Most people associate university with bettering their career prospects but as former university inspector and expert anthropologist Dr F M Bhutti states, a job is merely a by-product of a university education.
University in its simplest form is a structure designed to expand current knowledge and purify existing knowledge.
However over time the structure has been twisted, changing a once respected institution into little more than a glorified Butlins experience. Universities’ advertising campaigns are increasingly targeting social activities, comparison league tables are now including irrelevant criterion such as ‘student satisfaction’, which is merely a code phrase, its true meaning being a measurement for how a large range of cheap alcohol the university’s student union has to offer.
Of course there are those who say that university is a life experience, but is learning how to down shots and make beans on toast a life experience you should be forking out thousands of pounds for? Furthermore why do universities feel the need to cater for people who place fulfilment of other life domains over the main objective of attending university in the first place?
It seems people who learn for learning’s sake are a dying breed, with the majority of students entering higher education under the illusion that a degree catapults them into a career, an ideology drummed into their minds by listening to years of careers advice from schoolteachers. Admittedly having a degree does vastly increase your chance of getting a job but young people do not question and therefore do not understand the mechanics of why this is.
Obtaining a degree shows the capacity to learn. For many fields most of the content learned will never be used after completion, unless further study is pursued, but the mindset developed whilst learning the course is what employers are interested in. This is why traditionally rigorous subjects such as the sciences, maths, economics, are valued more highly than the arts in the job market in the long-run. The transferable skills obtained varies greatly between disciplines and is a major factor in determining the types of jobs and salary bracket graduates start off in. For example a graduate actuary’s starting salary is £40000, whereas graduates of the arts are among the lowest paid, earning on average just £12 per hour.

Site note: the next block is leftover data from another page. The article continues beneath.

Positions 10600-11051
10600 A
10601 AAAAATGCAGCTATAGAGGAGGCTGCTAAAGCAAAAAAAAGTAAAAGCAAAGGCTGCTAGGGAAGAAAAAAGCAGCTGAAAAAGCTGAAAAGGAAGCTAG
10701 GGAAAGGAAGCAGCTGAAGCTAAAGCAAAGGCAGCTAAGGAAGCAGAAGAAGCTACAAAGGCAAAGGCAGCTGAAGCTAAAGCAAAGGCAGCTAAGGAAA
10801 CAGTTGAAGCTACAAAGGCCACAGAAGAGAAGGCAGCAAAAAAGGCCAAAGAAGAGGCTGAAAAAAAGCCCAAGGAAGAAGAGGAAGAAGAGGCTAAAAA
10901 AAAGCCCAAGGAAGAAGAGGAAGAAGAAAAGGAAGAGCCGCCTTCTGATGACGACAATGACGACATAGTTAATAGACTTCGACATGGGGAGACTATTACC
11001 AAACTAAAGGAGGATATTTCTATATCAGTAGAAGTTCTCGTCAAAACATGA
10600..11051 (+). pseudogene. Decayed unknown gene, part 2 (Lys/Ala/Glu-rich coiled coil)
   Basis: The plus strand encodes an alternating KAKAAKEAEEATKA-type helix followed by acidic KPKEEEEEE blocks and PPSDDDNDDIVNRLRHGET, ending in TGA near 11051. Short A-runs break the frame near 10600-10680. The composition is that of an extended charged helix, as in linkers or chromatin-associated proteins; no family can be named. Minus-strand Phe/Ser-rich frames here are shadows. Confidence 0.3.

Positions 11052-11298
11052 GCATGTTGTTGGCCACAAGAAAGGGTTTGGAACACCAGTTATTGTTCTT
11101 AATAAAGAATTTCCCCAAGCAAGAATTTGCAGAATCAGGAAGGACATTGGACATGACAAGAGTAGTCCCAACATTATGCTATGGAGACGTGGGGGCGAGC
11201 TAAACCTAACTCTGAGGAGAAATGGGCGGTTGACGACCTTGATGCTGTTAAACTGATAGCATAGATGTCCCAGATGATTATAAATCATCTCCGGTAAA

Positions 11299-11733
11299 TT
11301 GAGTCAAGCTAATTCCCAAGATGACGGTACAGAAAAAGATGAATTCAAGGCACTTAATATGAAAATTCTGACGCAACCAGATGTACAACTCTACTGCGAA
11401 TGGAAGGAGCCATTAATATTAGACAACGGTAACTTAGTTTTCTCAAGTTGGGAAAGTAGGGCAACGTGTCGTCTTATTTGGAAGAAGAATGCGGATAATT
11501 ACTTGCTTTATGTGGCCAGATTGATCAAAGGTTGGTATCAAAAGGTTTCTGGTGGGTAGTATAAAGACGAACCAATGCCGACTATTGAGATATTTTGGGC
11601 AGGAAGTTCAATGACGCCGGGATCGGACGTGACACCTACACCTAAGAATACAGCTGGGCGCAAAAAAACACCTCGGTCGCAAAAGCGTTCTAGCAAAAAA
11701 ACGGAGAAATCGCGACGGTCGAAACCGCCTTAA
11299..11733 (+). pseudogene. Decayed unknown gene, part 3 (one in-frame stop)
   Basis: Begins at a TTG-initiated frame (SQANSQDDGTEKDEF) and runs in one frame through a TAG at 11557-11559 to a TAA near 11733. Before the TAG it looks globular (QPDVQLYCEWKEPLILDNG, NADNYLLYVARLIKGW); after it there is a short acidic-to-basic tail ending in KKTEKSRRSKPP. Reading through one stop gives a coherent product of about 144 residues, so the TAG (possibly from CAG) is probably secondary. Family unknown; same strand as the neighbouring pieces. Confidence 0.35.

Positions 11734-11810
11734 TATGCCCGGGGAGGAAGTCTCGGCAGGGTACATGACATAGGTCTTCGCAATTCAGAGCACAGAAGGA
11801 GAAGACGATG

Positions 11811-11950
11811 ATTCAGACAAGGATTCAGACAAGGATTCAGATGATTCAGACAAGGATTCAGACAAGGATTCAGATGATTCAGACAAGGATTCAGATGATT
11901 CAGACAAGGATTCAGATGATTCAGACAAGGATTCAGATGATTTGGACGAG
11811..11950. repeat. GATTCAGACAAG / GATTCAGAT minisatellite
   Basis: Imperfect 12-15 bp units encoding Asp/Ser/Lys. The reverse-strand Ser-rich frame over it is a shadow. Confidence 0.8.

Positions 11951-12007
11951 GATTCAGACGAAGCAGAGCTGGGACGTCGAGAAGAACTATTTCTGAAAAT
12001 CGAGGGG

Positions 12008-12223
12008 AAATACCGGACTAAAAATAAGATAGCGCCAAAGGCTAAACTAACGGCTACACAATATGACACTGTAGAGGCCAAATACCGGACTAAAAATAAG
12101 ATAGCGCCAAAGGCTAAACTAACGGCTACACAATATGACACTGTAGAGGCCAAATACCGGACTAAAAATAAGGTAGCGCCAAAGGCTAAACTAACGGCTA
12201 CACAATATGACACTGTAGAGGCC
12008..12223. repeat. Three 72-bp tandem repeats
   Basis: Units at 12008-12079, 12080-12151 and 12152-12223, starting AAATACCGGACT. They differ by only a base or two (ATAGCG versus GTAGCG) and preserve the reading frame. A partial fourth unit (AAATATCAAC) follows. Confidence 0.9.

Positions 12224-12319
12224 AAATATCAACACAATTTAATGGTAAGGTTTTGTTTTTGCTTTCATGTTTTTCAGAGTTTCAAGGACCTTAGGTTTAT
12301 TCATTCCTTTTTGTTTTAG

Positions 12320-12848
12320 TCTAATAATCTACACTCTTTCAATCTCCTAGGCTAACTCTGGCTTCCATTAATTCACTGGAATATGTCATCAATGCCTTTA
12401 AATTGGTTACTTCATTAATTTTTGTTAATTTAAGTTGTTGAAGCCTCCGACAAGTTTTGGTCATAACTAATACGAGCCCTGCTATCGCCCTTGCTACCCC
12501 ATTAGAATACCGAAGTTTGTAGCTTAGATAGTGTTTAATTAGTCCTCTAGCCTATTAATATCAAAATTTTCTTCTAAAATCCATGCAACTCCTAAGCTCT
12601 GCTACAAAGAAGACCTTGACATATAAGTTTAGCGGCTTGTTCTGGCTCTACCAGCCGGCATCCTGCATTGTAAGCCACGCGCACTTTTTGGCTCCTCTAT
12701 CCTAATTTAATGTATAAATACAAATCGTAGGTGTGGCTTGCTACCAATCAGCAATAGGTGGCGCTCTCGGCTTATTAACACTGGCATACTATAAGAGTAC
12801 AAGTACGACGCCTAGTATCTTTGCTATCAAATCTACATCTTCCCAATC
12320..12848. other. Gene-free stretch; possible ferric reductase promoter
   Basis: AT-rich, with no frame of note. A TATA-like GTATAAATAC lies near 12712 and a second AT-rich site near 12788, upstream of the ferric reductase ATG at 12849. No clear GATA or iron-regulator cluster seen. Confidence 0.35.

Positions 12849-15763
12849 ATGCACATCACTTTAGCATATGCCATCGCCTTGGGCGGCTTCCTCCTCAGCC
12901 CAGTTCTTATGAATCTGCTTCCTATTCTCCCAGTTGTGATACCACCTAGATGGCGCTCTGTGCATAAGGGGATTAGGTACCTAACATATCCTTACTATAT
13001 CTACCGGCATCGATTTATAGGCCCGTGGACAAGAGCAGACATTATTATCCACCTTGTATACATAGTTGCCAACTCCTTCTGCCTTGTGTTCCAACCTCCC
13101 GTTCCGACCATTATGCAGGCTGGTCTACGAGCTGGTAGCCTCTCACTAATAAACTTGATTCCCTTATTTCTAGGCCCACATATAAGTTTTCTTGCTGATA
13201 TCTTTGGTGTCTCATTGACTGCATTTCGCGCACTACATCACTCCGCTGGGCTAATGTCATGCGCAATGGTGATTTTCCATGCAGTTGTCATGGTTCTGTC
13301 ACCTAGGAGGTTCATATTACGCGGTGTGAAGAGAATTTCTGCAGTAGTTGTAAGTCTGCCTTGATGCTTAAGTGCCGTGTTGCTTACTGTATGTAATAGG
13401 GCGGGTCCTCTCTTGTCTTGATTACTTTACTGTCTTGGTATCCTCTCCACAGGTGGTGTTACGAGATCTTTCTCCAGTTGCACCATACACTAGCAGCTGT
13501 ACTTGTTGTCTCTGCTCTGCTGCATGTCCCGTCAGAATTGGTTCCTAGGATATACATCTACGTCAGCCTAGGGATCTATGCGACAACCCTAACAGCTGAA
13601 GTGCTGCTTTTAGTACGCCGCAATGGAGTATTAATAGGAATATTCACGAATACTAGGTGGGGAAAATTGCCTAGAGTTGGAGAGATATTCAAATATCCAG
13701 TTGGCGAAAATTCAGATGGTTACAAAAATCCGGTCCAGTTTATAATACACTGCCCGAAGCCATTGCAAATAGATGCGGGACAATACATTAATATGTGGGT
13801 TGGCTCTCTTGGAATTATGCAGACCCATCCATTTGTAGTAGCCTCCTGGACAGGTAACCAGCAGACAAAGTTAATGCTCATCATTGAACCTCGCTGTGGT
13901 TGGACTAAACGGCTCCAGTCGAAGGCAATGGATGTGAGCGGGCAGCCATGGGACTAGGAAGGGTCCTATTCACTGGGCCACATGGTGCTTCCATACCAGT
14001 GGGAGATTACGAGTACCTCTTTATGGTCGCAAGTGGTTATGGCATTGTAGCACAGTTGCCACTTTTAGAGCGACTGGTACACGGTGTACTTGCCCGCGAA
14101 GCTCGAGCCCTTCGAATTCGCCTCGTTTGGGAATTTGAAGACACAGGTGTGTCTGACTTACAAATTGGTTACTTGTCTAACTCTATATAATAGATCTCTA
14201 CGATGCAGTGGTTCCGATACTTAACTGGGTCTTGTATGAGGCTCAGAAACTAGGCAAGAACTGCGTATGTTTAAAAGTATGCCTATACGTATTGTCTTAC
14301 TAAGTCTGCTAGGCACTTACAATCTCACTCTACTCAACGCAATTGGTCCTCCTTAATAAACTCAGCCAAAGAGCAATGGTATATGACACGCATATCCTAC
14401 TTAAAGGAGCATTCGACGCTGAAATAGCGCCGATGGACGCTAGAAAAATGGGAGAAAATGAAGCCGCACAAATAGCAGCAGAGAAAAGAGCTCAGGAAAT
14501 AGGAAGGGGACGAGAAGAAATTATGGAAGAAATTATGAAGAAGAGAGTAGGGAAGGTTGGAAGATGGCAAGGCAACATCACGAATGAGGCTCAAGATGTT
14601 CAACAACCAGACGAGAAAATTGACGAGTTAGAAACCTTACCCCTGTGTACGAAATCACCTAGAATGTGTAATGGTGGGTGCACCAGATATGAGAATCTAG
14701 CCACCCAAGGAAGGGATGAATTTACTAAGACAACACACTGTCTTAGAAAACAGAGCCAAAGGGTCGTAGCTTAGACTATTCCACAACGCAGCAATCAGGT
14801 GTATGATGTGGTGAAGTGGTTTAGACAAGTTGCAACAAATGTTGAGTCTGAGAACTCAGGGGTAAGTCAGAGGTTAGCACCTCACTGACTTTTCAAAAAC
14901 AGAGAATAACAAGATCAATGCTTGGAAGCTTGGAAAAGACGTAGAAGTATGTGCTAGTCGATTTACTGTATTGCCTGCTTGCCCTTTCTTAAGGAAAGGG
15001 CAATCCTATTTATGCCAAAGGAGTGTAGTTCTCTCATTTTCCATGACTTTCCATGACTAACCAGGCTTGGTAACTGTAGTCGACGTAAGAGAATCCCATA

But this is just half of the process. Being equipped with a good degree doesn’t mean anything if you are not able to apply the skills learned in the real world. This is a fundamental flaw with current university courses; they teach students to memorize theories rather than how to apply them to everyday scenarios.
The problem stems from attempting to satisfy the conflicting expectations of the general public and academic leaders. It is essentially trying to spoon feed students with skills and knowledge valued in the job market whilst also trying to develop critical thinking, the end result being the ability to regurgitate theories in the exam room and little else. Using my own course, economics, as an example, many students are able to write out the theory behind very complex statistical techniques but give them a graph of simple data for a small business and they wouldn’t be able to carry out even the most basic forms of analysis.
Perhaps this approach is too one dimensional, after all there are different types of knowledge, academic knowledge just being one strand. Maybe university teaches students social knowledge, modelling them into responsible citizens who respect people around them and understand the importance of harmony in the community?
The fact that the MIT, one of the best universities in the world, is resorting to using a ‘charm school’ to teach it’s students basic etiquette such punctuality, appropriate dress and how to communicate with colleagues shows just how successful university has been in socially educating students. “Students don’t really know what’s meant by professional dress, whether it’s a young lady wearing a skirt that’s way too short or a young man whose pants aren’t really tailored,” says Alana Hamlett co-director of MIT’s charm school. “Most students just roll out of bed in whatever it is they want to wear. There’s this ‘come as you are’ about being a college student.”
Having failed to fulfil its original purpose it seems that the benefits of university are no longer worth the expense paid. Is it cynical to say that university’s true purpose is to benefit itself? With the introduction of the U.K’s first official profit-making university, The University of Law, in 2012 perhaps not.
Written with thanks to my grandfather, Dr F M Bhutti, my inspiration for this article